5. John Kay put it well: "The Big Society might in the end mean no more in practice than the encouragement of volunteers to supervise public libraries, just as stakeholding ended up only as the name for new tax breaks for private pensions. If an emphasis on hybrids is to make the transitions from sound bite to political philosophy to practical policy, the largest group of questions that need to be answered concerns the closely related issues of hybrid capital structure and governance. Faced with opportunities to review these issues in the establishment of new regimes for hospitals, schools or railways, the Treasury resisted giving answers, because to do so would make the transfer of autonomy to the newly established bodies real."
6. The Big Society may create lots of decentralized power structures with the worst aspects of the private and public sectors, and those structures may in the longer run thwart true liberalizing reforms.
7. Admittedly this is from a critical source, but I don't think it is a terribly biased article. Doesn't this make it sound…lame?: "The initiatives being championed include a local buy-out of a rural pub, efforts to recruit volunteers to keep museums open, support to speed up broadband supply, and giving residents more power over council spending."
8. Since they presumably have read both Bryan Caplan and Matt Yglesias, why would they push for direct election of police chiefs? Is there any good argument for that practice?
9. I hate local councils. Might the disproportionate reasonableness of the British population be partially related to the fact that they don't spend so much time in local politics?
10. The cutting and consolidating of benefits is the best part of the whole scheme. It is long overdue.
11. The real UK economy is in any case badly ailing, and for reasons which have nothing to do with the current government. Finance is a far iffier venture than in times past, the tax haven gains for London will persist but may not be a source of future growth, British manufacturing has long been weak, their fossil fuels have not so bright a future, and British pharmaceuticals seem to have hit a dry spell. What do they make? The economy is in for a tough time no matter what, and the policies done in the meantime will receive a bad name, whether they deserve it or not.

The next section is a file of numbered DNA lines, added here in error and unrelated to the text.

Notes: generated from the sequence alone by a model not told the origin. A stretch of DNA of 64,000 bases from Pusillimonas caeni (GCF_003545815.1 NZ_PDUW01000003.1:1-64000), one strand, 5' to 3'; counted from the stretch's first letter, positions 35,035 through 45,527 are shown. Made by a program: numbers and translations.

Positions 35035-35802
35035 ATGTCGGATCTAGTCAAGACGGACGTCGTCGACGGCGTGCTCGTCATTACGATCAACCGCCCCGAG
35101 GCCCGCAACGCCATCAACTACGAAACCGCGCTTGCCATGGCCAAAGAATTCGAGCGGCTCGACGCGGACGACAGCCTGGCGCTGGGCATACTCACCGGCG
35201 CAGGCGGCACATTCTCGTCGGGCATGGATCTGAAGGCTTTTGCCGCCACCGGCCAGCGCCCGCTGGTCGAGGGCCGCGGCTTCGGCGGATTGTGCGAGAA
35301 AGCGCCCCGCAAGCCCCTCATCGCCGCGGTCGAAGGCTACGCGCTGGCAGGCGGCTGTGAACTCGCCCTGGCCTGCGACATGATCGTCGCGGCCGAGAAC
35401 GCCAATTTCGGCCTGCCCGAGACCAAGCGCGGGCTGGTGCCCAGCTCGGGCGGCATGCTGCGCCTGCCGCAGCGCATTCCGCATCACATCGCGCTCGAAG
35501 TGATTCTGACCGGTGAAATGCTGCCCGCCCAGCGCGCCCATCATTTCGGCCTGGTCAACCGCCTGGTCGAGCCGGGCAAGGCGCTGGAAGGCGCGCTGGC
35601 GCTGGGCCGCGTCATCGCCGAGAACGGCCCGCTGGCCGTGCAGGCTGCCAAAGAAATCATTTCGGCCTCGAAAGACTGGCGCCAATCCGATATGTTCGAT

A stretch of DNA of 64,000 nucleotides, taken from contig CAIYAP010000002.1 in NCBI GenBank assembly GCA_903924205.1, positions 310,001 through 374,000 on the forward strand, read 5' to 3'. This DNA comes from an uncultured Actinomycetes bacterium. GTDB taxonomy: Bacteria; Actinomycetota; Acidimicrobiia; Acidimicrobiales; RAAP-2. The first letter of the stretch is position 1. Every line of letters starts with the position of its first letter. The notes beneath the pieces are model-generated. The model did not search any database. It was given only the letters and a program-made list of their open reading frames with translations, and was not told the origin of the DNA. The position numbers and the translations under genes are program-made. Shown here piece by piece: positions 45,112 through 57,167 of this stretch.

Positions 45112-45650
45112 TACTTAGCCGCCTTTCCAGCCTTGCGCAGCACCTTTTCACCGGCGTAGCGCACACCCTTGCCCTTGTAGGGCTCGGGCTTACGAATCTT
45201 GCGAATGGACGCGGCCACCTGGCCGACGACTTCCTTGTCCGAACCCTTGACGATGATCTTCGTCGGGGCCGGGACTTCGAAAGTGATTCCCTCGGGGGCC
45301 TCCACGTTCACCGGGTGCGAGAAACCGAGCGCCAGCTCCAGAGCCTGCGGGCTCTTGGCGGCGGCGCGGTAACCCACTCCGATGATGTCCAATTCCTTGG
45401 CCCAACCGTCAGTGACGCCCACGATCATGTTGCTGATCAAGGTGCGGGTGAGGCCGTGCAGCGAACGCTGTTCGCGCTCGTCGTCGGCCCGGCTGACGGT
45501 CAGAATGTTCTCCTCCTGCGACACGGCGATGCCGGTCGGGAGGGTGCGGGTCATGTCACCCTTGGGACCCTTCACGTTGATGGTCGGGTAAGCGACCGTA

12. England probably has the worst health care policy in Western Europe. Still, whatever payoff will come from the proposed NIH reforms probably will take quite a few years, even if all goes as planned. It is difficult to drag a health care system out of its established pathologies. In the meantime the system will cost more and make the preexisting faults of the British health care system, including its inequities, more visible.
13. Unlike David Leonhardt and some other commentators, I don't blame fiscal austerity for their output and adjustment problems; their monetary policy has been fairly expansionary and they are not in a liquidity trap. Scott Sumner is the best commentator here.
As it stands, I don't see the whole thing ending well. It's not targeting what are actually their biggest micro problems, which are increasingly polarized labor market outcomes, a paucity of competitive export sectors, and some deteriorating educational institutions, at multiple levels. I don't much care whether a citizens group shows up and feigns a Tocquevillian approach to running the local library.
Simon Burgess, Deborah Wilson and Jack Worth look at what happened after school report card were abolished in Wales.
We test the hypothesis that the publication of school performance tables raises school effectiveness. Our data allow us to implement a classic difference-in-difference analysis comparing outcomes in England and Wales, before and after the abolition of the tables in Wales. We find significant and robust evidence that this reform markedly reduced school effectiveness in Wales. There is significant heterogeneity across schools: schools in the top quartile of the league tables show no effect. We also test whether the reform reduced school segregation in Wales, and find no systematic significant impact on either sorting by ability or by socioeconomic status.
2. World freehand circle drawing champion (video).
3. Chess music.
7. Brink Lindsey on TGS, demographics, and Robert Gordon. And see the top two Robert Gordon links here.
GDP has now recovered to pre-crash levels, but how about state revenue?
On average it has returned to 89% of peak levels. In Louisiana it is about 72 percent of peak levels, the lowest figure in the group. In North Dakota it is over 110 percent. Only New Hampshire and North Dakota are above 100 percent of peak levels.
I take these numbers to be one measure (not the only measure) of how much we had been overvaluing our actual wealth, pre-crisis.
Here is the on-line version of the WSJ article, it does not reproduce all of the information in the paper edition, pp.A6-7.